Low-carb diets are generally effective because they tend to keep you feeling full long for relatively few calories – at least that’s the claim. But a 2009 study conducted at the Harvard School of Public Heath found any diet that reduces enough calories will lead to weight loss.
Carbohydrates break down into a sugar compound called glucose. Carbs that break down too quickly inundate the bloodstream with glucose. This inundation produces an elevated insulin response to regulate your elevated blood glucose levels.
High insulin levels can also spark sensations of hunger and prompt your body to disproportionately favor burning glucose for energy over fats.
The impact of high insulin levels makes diets rich in rapidly digesting carbs more likely to lead to overeating. And it’s overeating, consuming more calories than you burn, which leads to weight gain.
Depending upon the diet plan you choose to follow, the low-carb diet solution basically boils down to replacing the rapidly digesting carbohydrate-rich foods in your diet with either protein-rich foods or slowly digesting carbs. Carbs with a glycemic index value of 55 or less are considered slowly digesting carbs.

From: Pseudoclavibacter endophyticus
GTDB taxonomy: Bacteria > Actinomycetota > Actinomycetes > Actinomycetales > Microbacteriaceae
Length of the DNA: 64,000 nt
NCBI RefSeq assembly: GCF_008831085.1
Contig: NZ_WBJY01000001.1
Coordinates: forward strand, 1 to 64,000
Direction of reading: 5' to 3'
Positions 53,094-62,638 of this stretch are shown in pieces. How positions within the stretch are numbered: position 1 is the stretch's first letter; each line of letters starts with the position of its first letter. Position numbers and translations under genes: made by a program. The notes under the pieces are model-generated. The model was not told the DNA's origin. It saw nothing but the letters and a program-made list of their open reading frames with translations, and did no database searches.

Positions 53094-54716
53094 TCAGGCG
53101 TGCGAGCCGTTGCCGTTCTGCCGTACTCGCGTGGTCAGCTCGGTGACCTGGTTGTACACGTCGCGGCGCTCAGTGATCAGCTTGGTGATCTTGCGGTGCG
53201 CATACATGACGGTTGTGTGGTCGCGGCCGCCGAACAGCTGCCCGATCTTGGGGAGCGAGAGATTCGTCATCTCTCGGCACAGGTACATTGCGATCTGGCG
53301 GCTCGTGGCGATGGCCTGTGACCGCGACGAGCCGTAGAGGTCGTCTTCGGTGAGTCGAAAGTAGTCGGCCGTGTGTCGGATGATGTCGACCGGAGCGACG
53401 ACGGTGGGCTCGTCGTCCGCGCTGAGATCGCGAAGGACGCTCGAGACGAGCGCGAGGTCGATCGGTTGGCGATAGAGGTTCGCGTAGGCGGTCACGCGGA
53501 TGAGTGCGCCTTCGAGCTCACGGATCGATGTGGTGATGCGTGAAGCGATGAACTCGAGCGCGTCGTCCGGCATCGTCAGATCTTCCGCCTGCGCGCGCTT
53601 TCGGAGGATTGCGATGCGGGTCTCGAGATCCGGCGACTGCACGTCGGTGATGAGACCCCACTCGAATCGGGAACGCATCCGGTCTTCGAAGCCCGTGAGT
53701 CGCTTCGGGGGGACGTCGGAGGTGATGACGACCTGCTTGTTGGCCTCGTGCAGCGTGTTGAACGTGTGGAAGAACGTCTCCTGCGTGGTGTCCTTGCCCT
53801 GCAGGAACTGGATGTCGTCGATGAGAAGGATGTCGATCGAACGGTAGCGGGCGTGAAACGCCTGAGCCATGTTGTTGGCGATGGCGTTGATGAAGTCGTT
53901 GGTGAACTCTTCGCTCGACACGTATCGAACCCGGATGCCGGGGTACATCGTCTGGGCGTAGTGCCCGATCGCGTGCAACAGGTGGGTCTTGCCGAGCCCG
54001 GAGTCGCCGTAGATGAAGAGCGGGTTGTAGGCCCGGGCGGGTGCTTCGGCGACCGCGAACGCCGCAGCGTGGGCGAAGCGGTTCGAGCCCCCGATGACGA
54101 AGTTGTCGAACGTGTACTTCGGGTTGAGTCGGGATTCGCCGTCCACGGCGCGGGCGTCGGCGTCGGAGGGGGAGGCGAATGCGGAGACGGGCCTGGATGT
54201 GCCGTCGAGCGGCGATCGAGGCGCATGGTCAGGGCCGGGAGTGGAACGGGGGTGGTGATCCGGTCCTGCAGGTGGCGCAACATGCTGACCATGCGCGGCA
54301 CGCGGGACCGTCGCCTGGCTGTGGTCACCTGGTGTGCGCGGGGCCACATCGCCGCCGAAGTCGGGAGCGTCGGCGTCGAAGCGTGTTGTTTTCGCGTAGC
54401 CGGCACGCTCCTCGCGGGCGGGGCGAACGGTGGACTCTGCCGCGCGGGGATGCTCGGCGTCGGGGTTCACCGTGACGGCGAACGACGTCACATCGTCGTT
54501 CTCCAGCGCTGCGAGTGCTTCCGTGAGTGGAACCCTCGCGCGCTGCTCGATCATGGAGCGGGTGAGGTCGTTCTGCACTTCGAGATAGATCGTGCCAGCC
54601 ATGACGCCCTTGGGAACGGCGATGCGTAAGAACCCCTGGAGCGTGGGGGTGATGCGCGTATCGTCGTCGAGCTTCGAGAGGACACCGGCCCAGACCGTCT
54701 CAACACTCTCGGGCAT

By bulking up your diet with foods that take longer to digest you increase the satiety level of your meals. The longer your hunger is satisfied the less you’re inclined to eat. This makes weight loss easier because you have fewer calories you need to burn in order to lose weight.
Carbohydrates are a vital nutrient. It’s recommended that 45 to 65 percent of your daily calorie intake come from carbohydrates; however, some low-carb diet models recommend a daily carb intake which falls below these FDA recommendations. It’s important to listen to your body. Symptoms of irritability, lethargy, or difficulty concentrating could indicate a carbohydrate deficiency.